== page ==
Tilden Daken–Artist and Adventurer
Tilden is renowned for his far-flung painting expeditions, from the ruggedness of the High Sierra to the depths of the Pacific Ocean in a diving bell. He was known over the years as the fresco painter, the painter of the Valley of the Moon, the redwoods painter, the painter of the National Parks, the “key of red” painter, the beneath the sea painter, the painter of Mexican deserts, the Hollywood painter, and the Mill Valley painter. One of the most adventurous painters in the West, and a legend in his time, he packed more into his 58 years than most people could muster in nine lives. His deeply rooted passion for art, nature, color and music began when he was a child and remained until his last dying breath. His landscapes en plein air speak volumes about his zeal for adventure and his unyielding ambition. He also taught art classes throughout much of his life and penned autobiographical short stories chronicling some of his most celebrated adventures. See His Short Stories
Born in Illinois and raised in Sacramento, his story begins and ends in California’s Mother Lode–he is buried in the historic Pioneer Cemetery in Georgetown, in Eldorado County.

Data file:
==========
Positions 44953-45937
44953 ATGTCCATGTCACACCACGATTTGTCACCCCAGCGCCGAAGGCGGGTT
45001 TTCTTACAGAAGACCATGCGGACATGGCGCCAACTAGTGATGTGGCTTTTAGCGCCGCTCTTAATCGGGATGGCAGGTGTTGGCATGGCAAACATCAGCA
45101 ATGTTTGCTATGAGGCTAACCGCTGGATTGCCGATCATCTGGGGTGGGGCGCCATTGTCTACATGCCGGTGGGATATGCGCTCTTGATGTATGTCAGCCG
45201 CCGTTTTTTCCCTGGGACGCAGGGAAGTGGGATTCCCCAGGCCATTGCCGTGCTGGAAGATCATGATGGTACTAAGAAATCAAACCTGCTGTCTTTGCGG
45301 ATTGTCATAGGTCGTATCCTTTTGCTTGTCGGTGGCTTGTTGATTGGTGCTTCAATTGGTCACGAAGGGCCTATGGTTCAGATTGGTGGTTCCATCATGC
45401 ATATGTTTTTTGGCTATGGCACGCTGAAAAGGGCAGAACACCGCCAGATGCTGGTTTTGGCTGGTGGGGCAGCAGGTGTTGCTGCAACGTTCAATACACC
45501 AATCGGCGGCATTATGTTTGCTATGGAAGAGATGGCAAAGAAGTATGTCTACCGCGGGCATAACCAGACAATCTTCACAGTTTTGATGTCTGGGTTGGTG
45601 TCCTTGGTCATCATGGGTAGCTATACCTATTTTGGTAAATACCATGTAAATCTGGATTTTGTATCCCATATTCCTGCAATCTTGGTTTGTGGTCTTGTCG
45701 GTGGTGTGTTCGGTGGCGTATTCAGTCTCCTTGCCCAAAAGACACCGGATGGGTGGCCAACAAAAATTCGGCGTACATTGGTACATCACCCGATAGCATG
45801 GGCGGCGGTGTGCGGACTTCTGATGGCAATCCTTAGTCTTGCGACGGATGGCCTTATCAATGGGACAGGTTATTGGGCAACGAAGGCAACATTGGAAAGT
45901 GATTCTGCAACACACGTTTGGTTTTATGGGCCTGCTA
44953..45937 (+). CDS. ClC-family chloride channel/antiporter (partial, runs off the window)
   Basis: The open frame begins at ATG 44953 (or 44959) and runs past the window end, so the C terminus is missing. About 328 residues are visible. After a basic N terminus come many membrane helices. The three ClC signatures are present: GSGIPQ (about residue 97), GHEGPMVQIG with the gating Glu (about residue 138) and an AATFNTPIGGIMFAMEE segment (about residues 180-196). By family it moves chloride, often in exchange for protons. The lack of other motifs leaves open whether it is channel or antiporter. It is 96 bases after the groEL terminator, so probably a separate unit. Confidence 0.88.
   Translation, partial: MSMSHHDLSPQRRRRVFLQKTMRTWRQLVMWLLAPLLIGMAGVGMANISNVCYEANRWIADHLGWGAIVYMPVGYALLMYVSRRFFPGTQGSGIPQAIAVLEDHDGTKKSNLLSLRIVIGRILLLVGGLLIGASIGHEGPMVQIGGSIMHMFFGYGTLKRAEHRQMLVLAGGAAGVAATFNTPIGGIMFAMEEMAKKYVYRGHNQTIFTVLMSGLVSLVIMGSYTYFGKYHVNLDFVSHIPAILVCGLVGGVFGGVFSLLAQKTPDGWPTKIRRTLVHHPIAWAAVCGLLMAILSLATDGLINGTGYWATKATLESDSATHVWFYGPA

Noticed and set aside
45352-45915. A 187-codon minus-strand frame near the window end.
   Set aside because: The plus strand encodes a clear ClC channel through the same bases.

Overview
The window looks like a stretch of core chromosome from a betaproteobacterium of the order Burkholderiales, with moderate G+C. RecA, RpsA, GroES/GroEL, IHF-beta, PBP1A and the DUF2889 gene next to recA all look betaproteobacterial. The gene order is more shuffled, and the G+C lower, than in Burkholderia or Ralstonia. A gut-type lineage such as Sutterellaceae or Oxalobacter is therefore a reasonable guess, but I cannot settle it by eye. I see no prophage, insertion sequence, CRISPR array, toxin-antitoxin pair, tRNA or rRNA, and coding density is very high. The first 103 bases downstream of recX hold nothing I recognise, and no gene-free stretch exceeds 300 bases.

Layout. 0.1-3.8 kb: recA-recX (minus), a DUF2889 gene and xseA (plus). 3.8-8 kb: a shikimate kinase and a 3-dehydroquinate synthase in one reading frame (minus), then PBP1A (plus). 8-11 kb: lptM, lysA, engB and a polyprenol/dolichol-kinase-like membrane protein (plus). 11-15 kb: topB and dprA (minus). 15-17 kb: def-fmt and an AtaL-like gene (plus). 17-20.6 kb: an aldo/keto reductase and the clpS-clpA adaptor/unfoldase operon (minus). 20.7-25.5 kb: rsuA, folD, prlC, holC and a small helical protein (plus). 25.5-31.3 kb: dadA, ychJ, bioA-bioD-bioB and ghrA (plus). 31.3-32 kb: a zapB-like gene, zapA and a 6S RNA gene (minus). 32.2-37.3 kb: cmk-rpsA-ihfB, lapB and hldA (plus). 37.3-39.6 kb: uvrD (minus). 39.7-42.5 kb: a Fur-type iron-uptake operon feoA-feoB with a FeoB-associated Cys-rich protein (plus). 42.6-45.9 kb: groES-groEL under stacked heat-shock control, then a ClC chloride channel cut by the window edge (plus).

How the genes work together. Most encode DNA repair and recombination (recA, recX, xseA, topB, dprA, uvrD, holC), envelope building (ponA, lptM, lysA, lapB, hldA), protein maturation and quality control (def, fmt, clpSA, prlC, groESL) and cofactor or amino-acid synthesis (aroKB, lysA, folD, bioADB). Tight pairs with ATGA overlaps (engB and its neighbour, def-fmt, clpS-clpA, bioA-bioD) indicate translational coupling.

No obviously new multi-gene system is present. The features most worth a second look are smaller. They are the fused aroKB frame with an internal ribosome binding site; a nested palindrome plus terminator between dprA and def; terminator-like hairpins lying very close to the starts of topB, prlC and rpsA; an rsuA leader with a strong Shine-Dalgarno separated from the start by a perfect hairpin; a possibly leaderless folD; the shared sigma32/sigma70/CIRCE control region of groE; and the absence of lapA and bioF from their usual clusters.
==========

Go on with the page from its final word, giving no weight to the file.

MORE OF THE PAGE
This news article, written more than 90 years ago, hits some of the highlights of his life:
Few men have had such varied experiences as Tilden Dakin. Whether he was braving the Mexican war between Villa and Carranza, where he was wounded three times and once held prisoner for eight weeks, or “dancing around like a crazy man” to keep from freezing to death while painting the Piute Pass in midwinter; facing the unknown terrors of the ocean depths to secure true submarine views; tempting the headhunters of New Guinea or riding the brake beams with his friend Jack London—always he thought of his art and sought to put true pictures of the world around him on canvas. That he has succeeded is evidenced by the fact that his pictures may be found in Italy, Norway, Holland, Japan and Great Britain, as well as in all parts of our own country. And everywhere they have met with acclaim.
“Tilden Dakin to Make Music Key Paintings,” Berkeley Daily Gazette, October 6, 1927.